Sounds like it's all hustle and bustle. Is there anywhere to relax?

The key is to take frequent café stops and there are certainly plenty of places to take them. The best spot in the Plaza Nueva is the Belle Epoque-style Victor Montez. Sit and sip your Fino and watch the black-clad Bilbaoan toddlers run races under the evening sky. The cafés seem permanently full, whether for a simple drink or a flood of pintxos, the local tapas specialities. It's worth mastering some Spanish (or at least carrying a hefty dictionary) if you want to make the best possible choice. During the evening, those too antsy to sit sashay round the colonnade, meeting, colliding, talking, in and out of bars.

What about the shopping?

As it became richer in the 19th century, Bilbao realised it needed more space. So it spread into the Ensanche ("The Extension") over the river. Cross the ornate, lamp-garlanded bridges and you'll find a battalion of proper fashion shops, bargain designer shoes and, of course, some wonderfully grand and retro cafés.

I don't know if you've noticed but you're talking about food and drink a lot

That's what you do in Bilbao. Forget galleries, shop if you want to (even the international designer prices are about two-thirds of what you'd pay in Britain) – but mostly just drink and eat. It's what the Basques do best. There's good solid Basque cooking and there's New Basque cuisine. After a selfless inspection, I think I prefer the old-fashioned basic. But, wherever you eat, remember to no Bilbaoan would even contemplate lunch until 1.30pm, or dinner untill 10pm.

You must have run up quite a bill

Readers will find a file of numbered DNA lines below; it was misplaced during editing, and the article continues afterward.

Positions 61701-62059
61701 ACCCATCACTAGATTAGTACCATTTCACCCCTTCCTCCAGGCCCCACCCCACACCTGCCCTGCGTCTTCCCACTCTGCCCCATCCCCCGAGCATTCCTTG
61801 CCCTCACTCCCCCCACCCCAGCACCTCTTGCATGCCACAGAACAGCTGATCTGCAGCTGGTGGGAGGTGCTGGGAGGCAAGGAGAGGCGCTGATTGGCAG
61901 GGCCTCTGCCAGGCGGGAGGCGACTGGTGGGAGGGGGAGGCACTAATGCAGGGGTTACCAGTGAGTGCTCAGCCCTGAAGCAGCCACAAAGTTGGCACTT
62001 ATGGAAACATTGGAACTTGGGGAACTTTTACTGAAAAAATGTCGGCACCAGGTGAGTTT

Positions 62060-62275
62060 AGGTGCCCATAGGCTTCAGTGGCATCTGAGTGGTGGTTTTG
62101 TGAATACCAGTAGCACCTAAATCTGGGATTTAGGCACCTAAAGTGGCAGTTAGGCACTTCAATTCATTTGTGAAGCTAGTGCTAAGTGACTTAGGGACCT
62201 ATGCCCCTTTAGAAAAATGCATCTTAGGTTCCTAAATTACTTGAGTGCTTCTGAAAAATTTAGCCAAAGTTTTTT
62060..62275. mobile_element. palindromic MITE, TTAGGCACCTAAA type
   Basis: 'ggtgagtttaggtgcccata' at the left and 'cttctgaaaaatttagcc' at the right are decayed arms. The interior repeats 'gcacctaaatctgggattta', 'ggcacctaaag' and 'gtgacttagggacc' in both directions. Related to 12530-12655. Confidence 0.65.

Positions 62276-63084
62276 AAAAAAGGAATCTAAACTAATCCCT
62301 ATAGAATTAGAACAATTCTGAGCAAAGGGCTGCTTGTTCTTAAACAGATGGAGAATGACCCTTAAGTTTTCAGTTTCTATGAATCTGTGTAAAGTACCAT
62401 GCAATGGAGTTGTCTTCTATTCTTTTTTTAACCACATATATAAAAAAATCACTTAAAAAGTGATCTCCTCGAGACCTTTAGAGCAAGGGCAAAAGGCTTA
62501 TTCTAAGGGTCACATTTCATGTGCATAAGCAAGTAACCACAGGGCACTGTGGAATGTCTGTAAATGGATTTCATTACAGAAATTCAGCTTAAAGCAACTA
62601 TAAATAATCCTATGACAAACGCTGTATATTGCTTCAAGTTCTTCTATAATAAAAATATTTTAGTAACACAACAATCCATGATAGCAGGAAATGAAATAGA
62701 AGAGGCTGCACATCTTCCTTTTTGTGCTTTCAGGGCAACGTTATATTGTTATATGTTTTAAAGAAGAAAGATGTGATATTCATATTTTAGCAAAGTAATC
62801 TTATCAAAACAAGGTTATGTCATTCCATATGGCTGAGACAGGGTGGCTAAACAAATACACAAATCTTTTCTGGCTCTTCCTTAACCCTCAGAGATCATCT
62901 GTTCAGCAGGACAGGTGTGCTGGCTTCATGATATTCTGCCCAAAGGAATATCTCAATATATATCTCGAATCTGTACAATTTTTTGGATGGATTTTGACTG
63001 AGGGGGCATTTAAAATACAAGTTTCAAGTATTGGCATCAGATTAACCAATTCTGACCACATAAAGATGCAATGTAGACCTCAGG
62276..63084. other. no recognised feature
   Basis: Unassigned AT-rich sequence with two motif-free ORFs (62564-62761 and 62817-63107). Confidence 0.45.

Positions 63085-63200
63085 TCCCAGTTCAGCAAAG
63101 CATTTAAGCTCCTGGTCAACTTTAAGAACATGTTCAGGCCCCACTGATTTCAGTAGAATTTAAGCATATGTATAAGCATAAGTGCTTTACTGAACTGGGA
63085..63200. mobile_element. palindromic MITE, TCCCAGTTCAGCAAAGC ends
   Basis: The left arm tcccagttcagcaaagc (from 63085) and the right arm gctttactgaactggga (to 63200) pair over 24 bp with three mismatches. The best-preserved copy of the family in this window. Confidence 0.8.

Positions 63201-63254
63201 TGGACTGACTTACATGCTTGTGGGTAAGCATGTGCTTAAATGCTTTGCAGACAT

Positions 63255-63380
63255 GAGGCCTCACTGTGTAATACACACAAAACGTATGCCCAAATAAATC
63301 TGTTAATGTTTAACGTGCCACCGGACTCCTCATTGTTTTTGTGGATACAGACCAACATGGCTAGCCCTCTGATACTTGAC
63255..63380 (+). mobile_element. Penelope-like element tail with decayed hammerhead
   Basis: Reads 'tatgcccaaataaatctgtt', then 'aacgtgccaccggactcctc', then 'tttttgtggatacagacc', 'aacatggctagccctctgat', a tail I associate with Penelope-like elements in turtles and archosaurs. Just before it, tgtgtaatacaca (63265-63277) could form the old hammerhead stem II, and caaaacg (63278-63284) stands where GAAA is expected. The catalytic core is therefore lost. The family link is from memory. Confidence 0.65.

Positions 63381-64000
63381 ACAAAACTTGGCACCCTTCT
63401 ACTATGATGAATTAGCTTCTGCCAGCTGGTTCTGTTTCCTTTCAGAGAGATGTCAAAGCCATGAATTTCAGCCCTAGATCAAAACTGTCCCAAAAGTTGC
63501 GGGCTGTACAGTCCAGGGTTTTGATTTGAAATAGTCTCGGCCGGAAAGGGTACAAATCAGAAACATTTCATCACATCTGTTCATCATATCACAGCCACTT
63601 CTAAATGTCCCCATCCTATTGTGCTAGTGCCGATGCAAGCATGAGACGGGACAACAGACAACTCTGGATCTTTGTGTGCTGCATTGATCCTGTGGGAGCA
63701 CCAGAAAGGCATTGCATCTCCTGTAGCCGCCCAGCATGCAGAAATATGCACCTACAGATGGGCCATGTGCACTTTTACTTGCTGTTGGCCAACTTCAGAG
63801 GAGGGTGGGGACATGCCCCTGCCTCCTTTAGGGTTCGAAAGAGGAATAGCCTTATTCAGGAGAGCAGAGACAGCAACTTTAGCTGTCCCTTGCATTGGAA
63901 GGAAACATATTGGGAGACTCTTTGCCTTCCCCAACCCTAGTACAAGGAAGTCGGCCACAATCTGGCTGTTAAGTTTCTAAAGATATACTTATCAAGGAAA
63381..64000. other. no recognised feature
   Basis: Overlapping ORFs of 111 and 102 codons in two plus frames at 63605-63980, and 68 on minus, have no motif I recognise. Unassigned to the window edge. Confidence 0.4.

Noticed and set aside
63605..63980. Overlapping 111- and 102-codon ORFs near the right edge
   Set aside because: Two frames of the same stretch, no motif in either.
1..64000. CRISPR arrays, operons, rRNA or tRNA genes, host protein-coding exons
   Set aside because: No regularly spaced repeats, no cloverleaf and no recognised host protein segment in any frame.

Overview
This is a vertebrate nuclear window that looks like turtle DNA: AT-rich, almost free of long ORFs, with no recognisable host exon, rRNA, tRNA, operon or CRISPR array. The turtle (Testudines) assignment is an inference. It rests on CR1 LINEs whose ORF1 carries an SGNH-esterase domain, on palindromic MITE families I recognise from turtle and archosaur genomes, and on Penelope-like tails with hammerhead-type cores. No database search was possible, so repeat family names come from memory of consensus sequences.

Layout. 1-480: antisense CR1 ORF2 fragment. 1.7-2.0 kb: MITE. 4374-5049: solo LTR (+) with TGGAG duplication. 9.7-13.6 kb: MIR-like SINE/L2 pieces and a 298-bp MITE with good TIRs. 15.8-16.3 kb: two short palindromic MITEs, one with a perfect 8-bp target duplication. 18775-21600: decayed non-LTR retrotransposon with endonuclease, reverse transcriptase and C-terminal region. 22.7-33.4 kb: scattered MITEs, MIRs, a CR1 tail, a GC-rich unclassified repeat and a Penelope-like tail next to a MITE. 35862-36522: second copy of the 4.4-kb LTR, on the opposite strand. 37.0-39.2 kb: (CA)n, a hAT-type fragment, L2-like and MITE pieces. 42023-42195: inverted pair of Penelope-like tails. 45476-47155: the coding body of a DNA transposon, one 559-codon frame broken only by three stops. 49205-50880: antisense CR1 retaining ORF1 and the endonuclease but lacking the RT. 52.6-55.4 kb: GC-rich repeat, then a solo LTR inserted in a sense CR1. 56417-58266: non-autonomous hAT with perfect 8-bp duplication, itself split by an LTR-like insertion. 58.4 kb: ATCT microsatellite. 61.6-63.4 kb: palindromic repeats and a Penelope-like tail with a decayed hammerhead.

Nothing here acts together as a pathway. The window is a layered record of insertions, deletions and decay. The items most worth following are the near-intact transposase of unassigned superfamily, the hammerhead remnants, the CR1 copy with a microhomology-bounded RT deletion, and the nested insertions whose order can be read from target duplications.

Do I have to say it again? That's the biggest attraction of all: Bilbao is frighteningly cheap. And it's not just the exchange rate. We struggled to order more and more tapas, and yes, another bottle of wine, and still it was never more than £20 for two. Most larger cafés will offer a Menu del Dia – three courses, coffee, wine or water for less than 2,000 pesetas (£8). And it's not just the food. A taxi across town will be around Pts500 depending on the time of day. Norman Foster has designed a clean, funky tube system, with escalators emerging on to the pavements like transparent caterpillars. Use it once just to see the sleek, stonework platforms (and 100 per cent absence of litter) but the peseta saving is barely worth it.

Okay, I've emptied my wardrobe, I've gone on a diet, how can I get there?

That's the other joyous thing. All of this is a mere 90 minutes plane ride away (or a 36-hour ferry crossing if you fancy seaboard romance). We flew with Kirker Holidays (020-7231 3333) which offers an ultra-comfortable, three-night package at the four-star Hotel Indautxu for only £398 per person, including return flights, transfers and admission to the Guggenheim. This is unspoilt, budget Europe at your fingertips – and a great antidote to the approaching British winter.